I haven’t written in a while. It’s been months, in fact, months of upheaval and transition. When I wrote last, I lived in a small apartment in Missoula, Montana, was surrounded by an abundance of dear friends, and worked several part-time jobs, none of them enough to make ends meet. The last time I had a chance to think, the lilacs were heavy and purple in my backyard, and I stared at them from my yellow couch, which at the time sat on the porch before moving to a new home. The late spring sun soaked into me, and I let it roast my shoulders, imagining that this was all the summer I would get.
Since then, I have moved out of my apartment of five years, packed away most of my belongings, said too many goodbyes, drugged my cat, and driven 2,000 miles (cat in car) from Montana to interior Alaska. I don’t know when I will return to Montana. I drove north into winter, from flurries in Jasper the first night, up into the high mountains of British Columbia, to cold nights and frost heaves in the Yukon, and into a blizzard and two feet of snow in Denali. I have moved into a dry cabin, purchased my first car, and started two jobs. I have watched the snow recede from around my cabin into deep yellow puddles as the weather went from twenty degrees to seventy-five. From icy wind whistling through the cracks in our log cabin, we’ve seen an influx of mosquitoes and flies. In the last two weeks, the aspen have greened with sticky buds, and the puddles have soaked into the tundra, and flowers have exploded everywhere. On a hike recently, we found rich purple Pasque flowers – harbingers of spring! – wind flowers, rock jasmine, alp lily, the beginnings of Lapland diapensia, pink wooly lousewort, mountain avens, low-bush cranberry blooms. Even better than the flowers, though, more fitting with my mood, was a large mound of coyote scat, white with hair and chipped bones. I leaned over the scat and poked at it with a stick, touched the hard ivory fragments of bone.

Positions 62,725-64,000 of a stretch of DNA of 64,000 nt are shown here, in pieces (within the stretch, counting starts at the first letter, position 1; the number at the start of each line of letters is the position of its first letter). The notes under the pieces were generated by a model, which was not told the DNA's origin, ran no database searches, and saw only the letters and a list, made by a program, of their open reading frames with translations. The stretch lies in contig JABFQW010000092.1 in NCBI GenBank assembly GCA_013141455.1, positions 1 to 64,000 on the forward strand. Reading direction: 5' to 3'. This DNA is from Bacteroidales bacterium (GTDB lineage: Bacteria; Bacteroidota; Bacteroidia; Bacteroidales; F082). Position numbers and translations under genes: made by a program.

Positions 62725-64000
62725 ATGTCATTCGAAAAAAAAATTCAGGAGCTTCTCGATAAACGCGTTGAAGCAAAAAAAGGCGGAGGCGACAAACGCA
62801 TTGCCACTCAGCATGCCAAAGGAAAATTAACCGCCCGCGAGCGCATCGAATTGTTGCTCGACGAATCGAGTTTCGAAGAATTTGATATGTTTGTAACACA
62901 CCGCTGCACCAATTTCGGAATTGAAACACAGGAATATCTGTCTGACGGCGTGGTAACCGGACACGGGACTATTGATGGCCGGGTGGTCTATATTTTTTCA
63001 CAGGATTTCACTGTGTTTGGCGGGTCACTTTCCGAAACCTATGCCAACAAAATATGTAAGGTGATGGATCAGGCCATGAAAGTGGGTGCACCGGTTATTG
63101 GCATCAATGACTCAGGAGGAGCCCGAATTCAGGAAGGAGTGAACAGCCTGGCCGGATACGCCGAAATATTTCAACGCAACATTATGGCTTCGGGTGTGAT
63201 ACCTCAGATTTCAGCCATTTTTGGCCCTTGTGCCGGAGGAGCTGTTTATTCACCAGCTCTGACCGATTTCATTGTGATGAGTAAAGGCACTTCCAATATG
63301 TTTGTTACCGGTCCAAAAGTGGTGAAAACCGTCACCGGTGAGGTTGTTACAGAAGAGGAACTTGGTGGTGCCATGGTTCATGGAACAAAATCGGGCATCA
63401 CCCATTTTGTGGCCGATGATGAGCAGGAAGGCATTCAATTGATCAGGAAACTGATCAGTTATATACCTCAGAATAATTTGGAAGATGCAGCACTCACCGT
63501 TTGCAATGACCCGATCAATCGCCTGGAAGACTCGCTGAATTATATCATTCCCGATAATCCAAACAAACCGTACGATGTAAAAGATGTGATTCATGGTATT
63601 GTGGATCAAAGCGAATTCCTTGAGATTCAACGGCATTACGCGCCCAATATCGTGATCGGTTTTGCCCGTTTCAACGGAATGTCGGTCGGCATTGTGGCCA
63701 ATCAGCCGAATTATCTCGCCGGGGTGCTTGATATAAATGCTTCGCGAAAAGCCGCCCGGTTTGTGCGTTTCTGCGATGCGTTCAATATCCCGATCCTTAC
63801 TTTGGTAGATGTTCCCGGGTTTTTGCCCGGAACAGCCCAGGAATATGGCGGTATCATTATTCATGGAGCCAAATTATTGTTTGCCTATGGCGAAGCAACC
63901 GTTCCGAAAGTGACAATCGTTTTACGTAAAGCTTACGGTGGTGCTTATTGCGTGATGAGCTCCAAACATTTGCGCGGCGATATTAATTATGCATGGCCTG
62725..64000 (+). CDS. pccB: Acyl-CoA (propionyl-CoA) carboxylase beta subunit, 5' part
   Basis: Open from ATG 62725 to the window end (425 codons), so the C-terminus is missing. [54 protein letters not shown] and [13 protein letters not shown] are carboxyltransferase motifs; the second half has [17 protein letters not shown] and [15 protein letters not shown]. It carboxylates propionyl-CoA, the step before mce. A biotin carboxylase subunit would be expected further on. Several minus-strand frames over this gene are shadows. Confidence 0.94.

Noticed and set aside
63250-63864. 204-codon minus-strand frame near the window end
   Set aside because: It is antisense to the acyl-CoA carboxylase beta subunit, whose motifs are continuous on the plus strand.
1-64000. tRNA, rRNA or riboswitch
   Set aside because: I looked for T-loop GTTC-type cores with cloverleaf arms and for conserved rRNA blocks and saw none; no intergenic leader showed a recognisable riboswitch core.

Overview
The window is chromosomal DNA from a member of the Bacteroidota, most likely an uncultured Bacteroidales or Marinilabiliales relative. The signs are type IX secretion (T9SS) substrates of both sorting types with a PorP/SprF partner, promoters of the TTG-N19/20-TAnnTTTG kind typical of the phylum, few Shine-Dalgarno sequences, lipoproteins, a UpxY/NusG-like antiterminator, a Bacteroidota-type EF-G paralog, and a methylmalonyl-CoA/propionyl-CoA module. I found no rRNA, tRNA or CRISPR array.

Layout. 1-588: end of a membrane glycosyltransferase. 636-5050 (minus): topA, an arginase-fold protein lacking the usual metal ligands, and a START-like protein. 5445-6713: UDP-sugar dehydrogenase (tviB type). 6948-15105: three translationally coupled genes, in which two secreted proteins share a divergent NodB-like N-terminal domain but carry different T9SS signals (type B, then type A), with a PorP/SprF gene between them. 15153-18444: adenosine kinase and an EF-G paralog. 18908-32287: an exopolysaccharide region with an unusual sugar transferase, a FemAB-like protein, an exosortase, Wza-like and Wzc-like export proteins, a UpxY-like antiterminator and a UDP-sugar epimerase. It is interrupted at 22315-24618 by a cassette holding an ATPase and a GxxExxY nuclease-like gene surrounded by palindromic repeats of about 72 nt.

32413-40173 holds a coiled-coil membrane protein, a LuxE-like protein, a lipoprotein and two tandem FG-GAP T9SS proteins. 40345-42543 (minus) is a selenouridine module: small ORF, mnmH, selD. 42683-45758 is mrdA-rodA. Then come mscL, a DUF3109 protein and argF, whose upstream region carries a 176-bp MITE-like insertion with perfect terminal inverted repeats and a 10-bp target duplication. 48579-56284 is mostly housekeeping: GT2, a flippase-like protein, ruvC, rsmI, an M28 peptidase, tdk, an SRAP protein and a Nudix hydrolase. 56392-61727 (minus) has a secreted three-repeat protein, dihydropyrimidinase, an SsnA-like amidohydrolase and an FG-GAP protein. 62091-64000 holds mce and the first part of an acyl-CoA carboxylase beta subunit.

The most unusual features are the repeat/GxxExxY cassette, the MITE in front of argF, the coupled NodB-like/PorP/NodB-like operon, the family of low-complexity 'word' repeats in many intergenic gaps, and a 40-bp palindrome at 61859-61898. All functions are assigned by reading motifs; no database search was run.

Now I sit at my table and stare out at white spruce and my outhouse and green aspen. I sip wine and try to think about transitions. But there is something indigestible about the move I just made, something that sticks in my throat. I swallowed this move whole, both the parts that I needed, and the parts that claw me on the inside until I bleed. It is wrong to leave friends I love, friends who sustain and nurture me. It is impossible to turn my back on the low golden hills of Missoula, the towering cumulus clouds, the easy camaraderie of knowing a place well. I hug Alaska friends in greeting, but the goodbyes are still too fresh, and I tear up though I should be joyful. Oversized mosquitoes buzz my head at night and I curse their blood-lust, though my brief pain is their sustenance.
So here I am. Still reeling. Trying to figure out where I want and need to be.